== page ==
I sit cross-legged on my bed in the dark, my hands clinging to my chest. Tears pour down my face and onto the comforter below. My entire body tenses as I struggle to take the next breath. I intentionally muffle my own cries to not be heard, but faint, pain-filled whispers still flow from my mouth:

I can’t do this.

You’re asking too much.

This hurts so badly.

I don’t want to feel anymore.

Please just kill me . . .

As much as I’d like to say this “dark night of the soul” has only happened once after some uniquely intense tragedy, that simply isn’t true.

I’ve reached the end of myself many times, and even just admitting that is incredibly difficult.

Heartbreak, betrayal, loneliness, and fear — all related to my sexuality — have shaken me to my very core and brought me to the end of myself. Continued existence feels unbearably painful. In these moments, I’ve reached the brink of giving up hope and letting despair take full control.

More often than not, this pain has been prompted by relational struggles and difficulties.

A couple years ago, after my current roommate moved in with me, I found myself journaling this while hot tears streamed down my face:

I am so keenly aware of my own brokenness and selfishness. I’m holding on so tightly, and all that’s left is jealousy, bitterness, and pain. I ruin everything in my guy friendships. My desire to get close only makes them feel uncomfortable. What he really wants is someone with whom he can talk about women, marriage, dating, and how to be a good husband and father. Someone who doesn’t always bring up singleness or struggle or the desire to get married without the ability. All I bring is a dark cloud into his life. I bring disgust. I bring confusion and unnecessary carefulness on his part. He doesn’t want me. He wants a real man and not some stupid faggot who whines about not being able to date or talk about guys the way he talks about girls. I’m too much work. I’m not worth the effort. He’ll leave and feel relieved. Maybe he’ll even find another guy he’d rather live with. Someone he doesn’t have to worry about falling in love with him. He’d be glad to find me gone. I’m lost and alone and ready to die.

I’ve wrestled with passionate romantic desires that seem to have no hope of being fulfilled, utterly wasted. I’ve cried myself to sleep because I fear I will never find someone to match my relational intensity.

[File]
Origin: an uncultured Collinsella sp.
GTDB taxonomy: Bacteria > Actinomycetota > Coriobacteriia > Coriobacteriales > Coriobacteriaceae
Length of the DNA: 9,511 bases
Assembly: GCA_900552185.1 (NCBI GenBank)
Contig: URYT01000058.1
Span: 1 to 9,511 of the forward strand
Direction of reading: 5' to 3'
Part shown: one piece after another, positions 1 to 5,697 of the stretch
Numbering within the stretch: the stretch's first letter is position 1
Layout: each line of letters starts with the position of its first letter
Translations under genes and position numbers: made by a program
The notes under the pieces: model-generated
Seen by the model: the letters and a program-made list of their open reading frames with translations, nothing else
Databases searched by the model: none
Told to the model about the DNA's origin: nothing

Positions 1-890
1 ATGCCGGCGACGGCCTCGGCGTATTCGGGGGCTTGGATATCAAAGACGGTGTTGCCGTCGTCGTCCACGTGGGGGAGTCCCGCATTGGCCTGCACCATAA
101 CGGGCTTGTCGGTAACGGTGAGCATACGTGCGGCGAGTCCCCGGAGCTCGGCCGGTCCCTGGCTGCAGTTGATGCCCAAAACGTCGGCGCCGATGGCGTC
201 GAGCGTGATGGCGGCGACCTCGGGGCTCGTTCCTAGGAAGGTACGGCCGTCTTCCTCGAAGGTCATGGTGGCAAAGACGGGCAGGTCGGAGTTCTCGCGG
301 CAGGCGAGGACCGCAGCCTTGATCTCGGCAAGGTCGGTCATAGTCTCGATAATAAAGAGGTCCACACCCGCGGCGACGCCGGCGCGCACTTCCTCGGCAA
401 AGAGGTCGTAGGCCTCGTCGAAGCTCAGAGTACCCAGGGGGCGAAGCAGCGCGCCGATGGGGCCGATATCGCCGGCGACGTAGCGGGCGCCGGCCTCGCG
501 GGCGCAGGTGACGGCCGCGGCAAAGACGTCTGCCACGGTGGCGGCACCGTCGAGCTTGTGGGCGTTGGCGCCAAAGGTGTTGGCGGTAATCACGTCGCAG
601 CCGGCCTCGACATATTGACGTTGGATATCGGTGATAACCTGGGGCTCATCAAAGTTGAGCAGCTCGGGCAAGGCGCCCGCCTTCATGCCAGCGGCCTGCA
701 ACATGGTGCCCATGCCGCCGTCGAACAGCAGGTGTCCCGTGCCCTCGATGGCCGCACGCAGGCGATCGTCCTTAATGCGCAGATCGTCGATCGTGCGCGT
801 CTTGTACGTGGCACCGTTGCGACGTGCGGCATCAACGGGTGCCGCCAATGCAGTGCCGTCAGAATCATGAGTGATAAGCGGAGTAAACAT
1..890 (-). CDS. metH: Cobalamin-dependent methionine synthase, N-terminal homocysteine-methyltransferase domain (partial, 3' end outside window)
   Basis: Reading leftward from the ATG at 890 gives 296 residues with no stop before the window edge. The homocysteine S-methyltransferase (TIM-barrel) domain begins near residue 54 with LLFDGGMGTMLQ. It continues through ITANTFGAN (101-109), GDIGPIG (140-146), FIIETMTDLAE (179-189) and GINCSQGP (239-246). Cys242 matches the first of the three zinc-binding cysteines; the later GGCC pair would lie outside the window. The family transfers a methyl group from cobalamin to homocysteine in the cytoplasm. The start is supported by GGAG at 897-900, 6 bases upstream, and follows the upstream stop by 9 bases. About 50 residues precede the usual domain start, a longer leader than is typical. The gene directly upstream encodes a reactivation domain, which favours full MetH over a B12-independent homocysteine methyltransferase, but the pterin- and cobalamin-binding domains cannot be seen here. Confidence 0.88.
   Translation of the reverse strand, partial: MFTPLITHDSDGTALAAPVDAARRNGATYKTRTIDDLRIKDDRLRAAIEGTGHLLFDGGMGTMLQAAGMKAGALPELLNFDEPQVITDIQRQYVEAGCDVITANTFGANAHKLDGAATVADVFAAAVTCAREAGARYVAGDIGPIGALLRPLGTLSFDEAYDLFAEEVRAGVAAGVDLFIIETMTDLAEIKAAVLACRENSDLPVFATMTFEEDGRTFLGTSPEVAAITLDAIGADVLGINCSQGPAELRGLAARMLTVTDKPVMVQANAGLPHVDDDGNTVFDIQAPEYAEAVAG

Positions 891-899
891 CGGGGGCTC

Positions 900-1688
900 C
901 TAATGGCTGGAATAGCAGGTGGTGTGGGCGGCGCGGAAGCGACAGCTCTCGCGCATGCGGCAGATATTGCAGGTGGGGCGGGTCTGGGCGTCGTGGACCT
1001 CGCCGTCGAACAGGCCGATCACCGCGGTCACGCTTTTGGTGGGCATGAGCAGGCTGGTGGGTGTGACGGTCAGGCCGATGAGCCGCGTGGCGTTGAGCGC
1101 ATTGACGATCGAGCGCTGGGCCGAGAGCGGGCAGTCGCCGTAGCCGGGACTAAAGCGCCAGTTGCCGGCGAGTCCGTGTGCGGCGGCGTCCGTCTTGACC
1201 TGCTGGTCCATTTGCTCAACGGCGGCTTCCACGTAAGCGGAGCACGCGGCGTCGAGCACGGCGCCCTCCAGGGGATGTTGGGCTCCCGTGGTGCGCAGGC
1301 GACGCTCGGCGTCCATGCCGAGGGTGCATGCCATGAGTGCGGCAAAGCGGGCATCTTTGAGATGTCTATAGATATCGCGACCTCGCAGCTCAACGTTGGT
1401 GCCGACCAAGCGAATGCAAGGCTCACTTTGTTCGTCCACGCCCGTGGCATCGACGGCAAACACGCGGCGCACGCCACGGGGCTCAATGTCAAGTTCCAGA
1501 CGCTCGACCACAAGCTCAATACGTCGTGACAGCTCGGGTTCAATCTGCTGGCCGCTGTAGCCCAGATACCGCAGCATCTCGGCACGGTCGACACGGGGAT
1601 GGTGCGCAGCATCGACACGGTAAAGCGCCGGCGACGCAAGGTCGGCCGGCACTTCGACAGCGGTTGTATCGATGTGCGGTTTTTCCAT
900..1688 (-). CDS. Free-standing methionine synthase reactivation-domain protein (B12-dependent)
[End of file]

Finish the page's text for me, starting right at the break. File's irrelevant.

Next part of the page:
Or even worse, I fear I might find this zeal with another same-sex attracted man. But rather than that relationship bringing joy and inspiring closeness, it only causes pain, suspicion, and temptation.

In the midst of heaving sobs, I’ve attempted to claw my heart out of my chest and throw it across the room.

But there has been one constant in all these “end of myself” instances. One glorious reality that permeates all of these agonizing evenings.

Jesus was with me.

He was there sitting next to me with his hand on my back. He was there willing my continued existence and holding me together by the word of his power.

He was there giving me the strength to take the next breath. He was there showing empathy in the midst of heartbreak, betrayal, and loneliness.

He was there reminding me that every millisecond of my agony in the path of obedience is producing an eternal weight of glory. He was there telling me that my redemption has been securely purchased by his death and resurrection.

He was there promising me that my capacity for love is not a waste. He was there kissing my head and telling me how fervently he loves me.

Coming to the end of myself is where I most often encounter my Savior.

Does that mean my pain is instantly alleviated or all my questions get immediately answered?


But the unshakable promise of his constant presence provides me with hope in the moment and the ability to survive even the darkest of nights.

What has it meant for you to reach the end of yourself? Who or what did you find at the end of yourself? What promises of Scripture do you hold onto most tightly in the midst of relational hardship?

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